German submarine U-701 mines the waters off Cape Henry, Virginia. (Jack McKillop)
100th Infantry Battalion (Separate) is officially activated on the Oakland (California) docks. (Gene Hanson)
Submarine USS Shad commissioned.
Minesweeper USS Pursuit launched. (Dave Shirlaw)
ATLANTIC OCEAN: At 0612, the Dartford in Convoy ONS-100 was torpedoed and sunk by U-124 south of Cape Race. The master, 25 crewmembers and four gunners were lost. 14 crewmembers and three gunners were picked up by the British rescue ship Gothland and landed at Halifax on 17 June.
At 0854, the unescorted Hardwicke Grange was torpedoed twice by U-129 north of Puerto Rico near the Tropic of Cancer. The U-boat surfaced approximately one mile away two points of port bow and fired 26 high explosive rounds from the 105-mm deck gun. First, the navigating bridge was shelled, causing fires amidships. Then the fire was concentrated on the hull about the port bow until the vessel sank. Three crewmembers, the third engineer and two greasers, were lost on watch below. The master and 19 survivors landed at Monte Cristi, Dominican Republic after 13 days in a lifeboat. 23 survivors were picked up by the Athelprince and landed at Nuevitas, Cuba. 16 survivors landed at Môle St Nicolas, Republic of Haiti. The first officer, second engineer and 14 crewmembers were rescued by an unknown ship and landed at Jamaica. The master, Timothy McNamara, was awarded the Order of the British Empire (OBE) for bravery at sea.
At 0750, the unescorted Cities Service Toledo was torpedoed by U-158 20 miles east of the Trinity Shoal Light Buoy in the Gulf of Mexico, while she proceeded on a nonevasive course. Two torpedoes struck two seconds apart on the starboard side amidships in the #6 and #7 tanks. The tanker rapidly took a starboard list. Five minutes later two more torpedoes struck the starboard side about amidships at the #4 and #5 tanks, causing the tanker to burst into flames. The armed guards (the ship was armed with one 5in, two .50cal and two .30cal guns) stayed with the ship as long as possible and fired three rounds at a light thought to be the U-boat. The most of the eight officers, 28 crewmen and nine armed guards abandoned ship in two lifeboats, because all rafts and the two other lifeboats were destroyed. One of these lifeboats could not get clear the flames and the men had to jump in the water. The Cities Service Toledo sank about two hours after the second attack. The Norwegian motor tanker Belinda picked up the 17 men in the remaining lifeboat several hours later. Eight hours after the attack, the surviving 13 men in the water were picked up by the American steam tanker Gulfking and the Panamanian steam merchant San Antonio. All survivors landed at Burwood, Louisiana and were then sent to New Orleans, where four men were hospitalized. One officer, ten crewmen and four armed guards died.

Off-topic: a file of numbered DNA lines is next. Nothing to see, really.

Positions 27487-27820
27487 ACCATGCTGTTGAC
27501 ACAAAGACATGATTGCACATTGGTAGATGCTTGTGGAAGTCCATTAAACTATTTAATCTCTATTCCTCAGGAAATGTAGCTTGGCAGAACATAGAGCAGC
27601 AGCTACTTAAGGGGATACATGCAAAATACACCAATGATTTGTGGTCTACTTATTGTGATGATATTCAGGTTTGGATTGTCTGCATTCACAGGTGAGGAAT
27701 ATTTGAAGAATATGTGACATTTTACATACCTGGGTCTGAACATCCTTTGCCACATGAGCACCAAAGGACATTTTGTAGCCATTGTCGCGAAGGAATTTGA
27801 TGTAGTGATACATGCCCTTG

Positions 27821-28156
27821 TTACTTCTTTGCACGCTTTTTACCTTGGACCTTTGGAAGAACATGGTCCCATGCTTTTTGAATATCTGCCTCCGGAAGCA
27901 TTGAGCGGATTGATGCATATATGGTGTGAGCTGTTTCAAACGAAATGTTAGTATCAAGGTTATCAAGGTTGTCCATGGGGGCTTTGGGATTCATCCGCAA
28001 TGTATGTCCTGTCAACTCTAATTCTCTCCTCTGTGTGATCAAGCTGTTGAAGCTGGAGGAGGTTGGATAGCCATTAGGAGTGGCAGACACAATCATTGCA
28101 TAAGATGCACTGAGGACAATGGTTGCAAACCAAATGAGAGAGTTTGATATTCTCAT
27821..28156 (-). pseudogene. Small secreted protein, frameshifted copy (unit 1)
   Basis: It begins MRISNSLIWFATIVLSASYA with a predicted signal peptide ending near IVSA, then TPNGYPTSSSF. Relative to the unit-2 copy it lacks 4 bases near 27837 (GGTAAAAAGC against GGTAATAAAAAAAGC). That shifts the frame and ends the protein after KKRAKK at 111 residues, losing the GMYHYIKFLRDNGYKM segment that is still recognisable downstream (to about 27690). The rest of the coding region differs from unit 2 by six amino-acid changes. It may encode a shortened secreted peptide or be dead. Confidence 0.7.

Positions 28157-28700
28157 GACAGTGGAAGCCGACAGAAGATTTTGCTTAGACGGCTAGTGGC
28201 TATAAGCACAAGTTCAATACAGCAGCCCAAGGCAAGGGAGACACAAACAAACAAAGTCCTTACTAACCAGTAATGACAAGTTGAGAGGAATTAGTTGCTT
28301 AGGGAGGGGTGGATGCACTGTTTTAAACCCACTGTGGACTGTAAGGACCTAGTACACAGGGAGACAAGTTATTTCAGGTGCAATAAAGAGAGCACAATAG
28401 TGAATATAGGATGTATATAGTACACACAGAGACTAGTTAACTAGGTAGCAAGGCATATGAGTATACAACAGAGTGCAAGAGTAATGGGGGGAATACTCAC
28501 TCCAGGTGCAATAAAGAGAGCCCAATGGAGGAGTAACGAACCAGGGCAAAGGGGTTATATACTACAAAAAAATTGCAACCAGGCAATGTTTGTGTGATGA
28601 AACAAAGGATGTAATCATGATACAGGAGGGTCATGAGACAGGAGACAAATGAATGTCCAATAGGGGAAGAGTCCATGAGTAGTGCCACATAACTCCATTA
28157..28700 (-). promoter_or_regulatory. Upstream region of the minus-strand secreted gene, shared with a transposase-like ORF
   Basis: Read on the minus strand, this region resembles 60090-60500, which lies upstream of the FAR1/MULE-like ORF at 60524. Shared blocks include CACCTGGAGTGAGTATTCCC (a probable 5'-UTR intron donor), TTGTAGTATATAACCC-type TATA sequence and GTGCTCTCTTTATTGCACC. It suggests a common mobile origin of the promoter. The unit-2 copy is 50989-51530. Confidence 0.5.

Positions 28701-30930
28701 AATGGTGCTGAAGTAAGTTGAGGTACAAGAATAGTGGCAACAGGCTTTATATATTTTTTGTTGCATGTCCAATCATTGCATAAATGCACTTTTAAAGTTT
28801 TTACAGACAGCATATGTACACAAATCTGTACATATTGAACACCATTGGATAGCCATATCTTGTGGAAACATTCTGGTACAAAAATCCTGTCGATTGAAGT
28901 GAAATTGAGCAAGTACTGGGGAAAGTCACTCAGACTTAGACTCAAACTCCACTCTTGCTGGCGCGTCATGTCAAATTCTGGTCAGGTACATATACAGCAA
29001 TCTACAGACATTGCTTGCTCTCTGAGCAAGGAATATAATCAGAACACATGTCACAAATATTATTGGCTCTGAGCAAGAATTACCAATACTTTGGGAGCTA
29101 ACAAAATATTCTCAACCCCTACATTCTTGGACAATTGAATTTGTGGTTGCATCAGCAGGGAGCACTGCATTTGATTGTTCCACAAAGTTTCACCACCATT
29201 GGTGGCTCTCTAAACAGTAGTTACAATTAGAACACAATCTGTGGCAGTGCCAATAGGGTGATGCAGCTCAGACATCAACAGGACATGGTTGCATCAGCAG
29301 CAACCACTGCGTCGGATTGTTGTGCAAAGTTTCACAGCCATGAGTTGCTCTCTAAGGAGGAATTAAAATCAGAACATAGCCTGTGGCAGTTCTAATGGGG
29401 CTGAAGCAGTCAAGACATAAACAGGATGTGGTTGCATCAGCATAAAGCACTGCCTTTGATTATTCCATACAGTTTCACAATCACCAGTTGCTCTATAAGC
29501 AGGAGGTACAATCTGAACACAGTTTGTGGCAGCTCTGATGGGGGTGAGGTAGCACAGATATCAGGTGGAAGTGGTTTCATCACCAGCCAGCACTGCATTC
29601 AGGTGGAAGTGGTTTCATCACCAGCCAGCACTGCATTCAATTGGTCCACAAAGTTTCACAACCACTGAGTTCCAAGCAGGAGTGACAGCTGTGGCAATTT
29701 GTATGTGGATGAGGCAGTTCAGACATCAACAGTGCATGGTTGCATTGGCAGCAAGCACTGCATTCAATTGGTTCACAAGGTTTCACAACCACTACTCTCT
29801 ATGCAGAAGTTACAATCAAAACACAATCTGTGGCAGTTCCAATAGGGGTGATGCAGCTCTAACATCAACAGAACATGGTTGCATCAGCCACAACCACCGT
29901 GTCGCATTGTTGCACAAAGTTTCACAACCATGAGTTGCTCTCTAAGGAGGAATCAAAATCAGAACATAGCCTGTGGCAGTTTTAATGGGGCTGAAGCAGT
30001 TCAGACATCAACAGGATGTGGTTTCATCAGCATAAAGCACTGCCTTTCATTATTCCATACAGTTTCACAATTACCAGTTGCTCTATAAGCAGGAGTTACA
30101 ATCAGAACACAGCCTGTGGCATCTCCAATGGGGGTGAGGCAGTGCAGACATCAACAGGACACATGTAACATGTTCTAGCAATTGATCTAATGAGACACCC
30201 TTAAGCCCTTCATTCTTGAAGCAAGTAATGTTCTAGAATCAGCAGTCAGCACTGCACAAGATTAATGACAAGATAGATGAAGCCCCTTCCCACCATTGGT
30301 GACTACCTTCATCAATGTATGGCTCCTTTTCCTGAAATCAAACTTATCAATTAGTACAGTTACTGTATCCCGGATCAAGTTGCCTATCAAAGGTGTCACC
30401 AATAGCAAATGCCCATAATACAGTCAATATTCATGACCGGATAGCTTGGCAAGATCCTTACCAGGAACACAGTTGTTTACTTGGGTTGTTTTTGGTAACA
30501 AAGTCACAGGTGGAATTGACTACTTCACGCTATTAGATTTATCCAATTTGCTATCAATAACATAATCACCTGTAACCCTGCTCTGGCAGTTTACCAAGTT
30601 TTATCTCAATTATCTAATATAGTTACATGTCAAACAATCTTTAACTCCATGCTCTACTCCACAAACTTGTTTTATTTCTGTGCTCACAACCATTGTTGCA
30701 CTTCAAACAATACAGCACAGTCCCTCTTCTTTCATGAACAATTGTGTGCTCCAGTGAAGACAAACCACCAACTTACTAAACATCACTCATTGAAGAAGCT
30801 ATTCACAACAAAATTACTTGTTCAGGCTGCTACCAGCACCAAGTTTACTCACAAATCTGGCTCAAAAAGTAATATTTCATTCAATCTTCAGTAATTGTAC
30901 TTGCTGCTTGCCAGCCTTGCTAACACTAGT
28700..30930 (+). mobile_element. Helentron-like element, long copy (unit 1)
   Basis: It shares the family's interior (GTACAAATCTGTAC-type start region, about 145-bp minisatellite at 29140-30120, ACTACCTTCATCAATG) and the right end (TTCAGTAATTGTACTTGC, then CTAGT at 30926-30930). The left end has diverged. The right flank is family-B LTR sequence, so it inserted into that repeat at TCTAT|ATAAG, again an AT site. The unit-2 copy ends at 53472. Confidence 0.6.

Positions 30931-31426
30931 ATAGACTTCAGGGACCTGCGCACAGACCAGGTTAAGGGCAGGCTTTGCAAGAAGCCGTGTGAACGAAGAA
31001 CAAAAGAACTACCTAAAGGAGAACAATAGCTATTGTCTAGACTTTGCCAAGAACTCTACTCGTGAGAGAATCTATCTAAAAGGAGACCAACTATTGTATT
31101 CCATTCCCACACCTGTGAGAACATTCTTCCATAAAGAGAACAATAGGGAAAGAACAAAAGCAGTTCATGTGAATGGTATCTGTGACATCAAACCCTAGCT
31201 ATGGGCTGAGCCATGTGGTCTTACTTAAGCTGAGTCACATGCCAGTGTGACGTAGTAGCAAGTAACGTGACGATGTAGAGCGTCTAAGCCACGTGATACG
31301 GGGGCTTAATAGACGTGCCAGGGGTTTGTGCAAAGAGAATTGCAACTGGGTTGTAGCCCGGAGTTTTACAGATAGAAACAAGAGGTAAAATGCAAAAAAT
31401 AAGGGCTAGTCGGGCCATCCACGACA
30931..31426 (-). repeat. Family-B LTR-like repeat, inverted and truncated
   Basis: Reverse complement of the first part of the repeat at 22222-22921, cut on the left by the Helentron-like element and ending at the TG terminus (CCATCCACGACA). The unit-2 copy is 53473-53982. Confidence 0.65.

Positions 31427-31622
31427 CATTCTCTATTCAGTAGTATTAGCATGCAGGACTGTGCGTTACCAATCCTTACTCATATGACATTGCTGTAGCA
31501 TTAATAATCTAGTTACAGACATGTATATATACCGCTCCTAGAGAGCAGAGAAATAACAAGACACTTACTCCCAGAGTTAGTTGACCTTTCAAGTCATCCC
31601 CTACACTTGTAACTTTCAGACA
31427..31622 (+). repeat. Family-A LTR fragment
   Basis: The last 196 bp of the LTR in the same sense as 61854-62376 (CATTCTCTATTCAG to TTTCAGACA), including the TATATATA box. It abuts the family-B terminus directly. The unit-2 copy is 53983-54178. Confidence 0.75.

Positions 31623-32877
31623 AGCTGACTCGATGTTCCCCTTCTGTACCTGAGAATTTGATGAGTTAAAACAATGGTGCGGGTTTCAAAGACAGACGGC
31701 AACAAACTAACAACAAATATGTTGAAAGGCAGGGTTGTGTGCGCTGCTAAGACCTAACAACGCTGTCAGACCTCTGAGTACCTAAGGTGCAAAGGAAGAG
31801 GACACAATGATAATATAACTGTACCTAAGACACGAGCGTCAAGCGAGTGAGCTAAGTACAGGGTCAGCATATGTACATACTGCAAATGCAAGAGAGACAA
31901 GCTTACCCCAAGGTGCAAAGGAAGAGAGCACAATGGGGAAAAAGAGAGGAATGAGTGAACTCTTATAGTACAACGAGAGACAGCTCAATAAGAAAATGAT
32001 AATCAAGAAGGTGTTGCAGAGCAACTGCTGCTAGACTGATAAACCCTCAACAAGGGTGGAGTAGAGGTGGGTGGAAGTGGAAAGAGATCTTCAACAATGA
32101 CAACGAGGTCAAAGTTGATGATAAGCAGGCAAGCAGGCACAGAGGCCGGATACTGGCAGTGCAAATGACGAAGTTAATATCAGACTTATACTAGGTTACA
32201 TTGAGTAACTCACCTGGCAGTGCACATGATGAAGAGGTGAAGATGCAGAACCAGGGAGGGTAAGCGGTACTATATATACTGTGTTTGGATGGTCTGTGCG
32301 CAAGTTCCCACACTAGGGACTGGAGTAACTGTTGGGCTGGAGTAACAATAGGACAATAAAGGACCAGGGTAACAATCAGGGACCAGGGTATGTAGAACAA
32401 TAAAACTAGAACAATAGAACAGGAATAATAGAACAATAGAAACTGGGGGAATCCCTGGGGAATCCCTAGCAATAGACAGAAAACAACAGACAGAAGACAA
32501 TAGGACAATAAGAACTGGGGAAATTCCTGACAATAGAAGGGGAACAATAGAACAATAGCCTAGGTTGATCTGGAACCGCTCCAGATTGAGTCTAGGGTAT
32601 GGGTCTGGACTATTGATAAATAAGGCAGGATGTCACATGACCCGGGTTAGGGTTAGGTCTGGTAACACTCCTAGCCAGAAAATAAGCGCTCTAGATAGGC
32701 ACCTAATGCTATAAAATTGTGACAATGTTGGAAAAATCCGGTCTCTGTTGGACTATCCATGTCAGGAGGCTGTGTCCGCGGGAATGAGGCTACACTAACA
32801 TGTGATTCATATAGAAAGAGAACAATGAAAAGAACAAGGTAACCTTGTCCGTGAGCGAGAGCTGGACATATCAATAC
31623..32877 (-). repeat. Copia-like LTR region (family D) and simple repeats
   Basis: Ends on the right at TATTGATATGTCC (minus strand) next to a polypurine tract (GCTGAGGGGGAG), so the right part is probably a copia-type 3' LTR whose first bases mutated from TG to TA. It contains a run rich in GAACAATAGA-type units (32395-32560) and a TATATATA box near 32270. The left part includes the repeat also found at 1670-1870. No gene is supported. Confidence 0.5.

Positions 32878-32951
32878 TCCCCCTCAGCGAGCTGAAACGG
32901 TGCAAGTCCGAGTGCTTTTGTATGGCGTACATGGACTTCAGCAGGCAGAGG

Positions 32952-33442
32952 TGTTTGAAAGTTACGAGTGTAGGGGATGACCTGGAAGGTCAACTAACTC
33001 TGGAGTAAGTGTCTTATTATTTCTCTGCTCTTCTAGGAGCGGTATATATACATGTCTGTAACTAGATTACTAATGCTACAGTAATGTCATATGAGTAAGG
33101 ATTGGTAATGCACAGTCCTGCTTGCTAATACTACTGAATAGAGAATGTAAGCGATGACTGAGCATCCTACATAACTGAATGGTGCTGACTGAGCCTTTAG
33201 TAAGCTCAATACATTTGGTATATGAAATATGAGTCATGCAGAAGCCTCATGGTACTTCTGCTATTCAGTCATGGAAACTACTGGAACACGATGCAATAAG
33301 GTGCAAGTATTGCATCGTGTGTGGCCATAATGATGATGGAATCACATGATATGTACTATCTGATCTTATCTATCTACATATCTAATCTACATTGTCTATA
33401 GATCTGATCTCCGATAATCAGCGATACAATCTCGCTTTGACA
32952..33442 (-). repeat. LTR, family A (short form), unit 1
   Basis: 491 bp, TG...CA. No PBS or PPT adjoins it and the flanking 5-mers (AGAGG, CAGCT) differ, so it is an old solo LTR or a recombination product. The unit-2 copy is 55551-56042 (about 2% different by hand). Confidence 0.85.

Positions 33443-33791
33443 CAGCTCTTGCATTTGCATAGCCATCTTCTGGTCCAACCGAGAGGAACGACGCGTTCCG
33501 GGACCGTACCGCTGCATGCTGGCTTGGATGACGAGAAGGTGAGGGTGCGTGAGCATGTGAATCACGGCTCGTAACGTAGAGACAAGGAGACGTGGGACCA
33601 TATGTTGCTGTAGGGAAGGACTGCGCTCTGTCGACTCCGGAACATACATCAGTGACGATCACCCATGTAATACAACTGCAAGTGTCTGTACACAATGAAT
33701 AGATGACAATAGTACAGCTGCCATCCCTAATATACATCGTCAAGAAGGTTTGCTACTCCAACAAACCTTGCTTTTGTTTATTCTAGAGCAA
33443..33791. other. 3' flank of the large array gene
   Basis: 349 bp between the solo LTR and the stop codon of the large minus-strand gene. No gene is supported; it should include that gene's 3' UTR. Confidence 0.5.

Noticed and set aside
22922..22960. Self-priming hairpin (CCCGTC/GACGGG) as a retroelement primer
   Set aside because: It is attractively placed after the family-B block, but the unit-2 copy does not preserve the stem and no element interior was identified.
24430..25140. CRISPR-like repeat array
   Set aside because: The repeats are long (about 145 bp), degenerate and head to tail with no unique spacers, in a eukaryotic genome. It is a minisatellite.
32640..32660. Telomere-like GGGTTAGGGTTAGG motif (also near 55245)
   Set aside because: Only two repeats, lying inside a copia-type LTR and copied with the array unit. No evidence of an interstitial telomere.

While crossing the Bay of Biscay, U-105 was attacked by an RAAF 10 Sqn Sunderland. The boat sought shelter in El Ferrol, Spain the same day and stayed there for 16 days before leaving for her French base at Lorient where she was repaired. She sailed for the next time in late November. After crossing the Atlantic (submerged at day, surfaced at night).(Dave Shirlaw)
Re: 50 dollar per month pay for servicemen. Equivalent to $706 in 2012 dollars.
US military enlisted pay starts at $1491 in 2012. This excludes housing, substinance, uniforms, of course.
The claim by the USAAF that their bombers were responsible for sinking the First Air Fleet probably rubbed a few Navy Men the wrong way.
I'm sure Col. Sweeney had naval aviators lining up to buy him drinks at the officers club.
By inserting the words “In Europe,” Russia limited her commitment so that she is not bound to lift a finger against the other enemy of Britain and the United States, Japan, except in the unlikely event that here armies or navy should enter this war-torn Continent. This limitation is cheerfully accepted here, for it is felt that the Russians have their hands full already.
There was considerable relief in parliamentary and diplomatic circles that the treaty contained no reference to post-war boundaries.......................
Churchmen who defy Hitler
In the days when Quislings were carrying on their traitorous activities, priests refused to countenance Masses for those “martyrs” who were shot, but with every show of reverence and respect they continued to bury dead British airmen. Cardinal van Roey forbade his priests to give communion to any pro-German in uniform or to sanction masses for the dead. He would not even permit uniforms in church.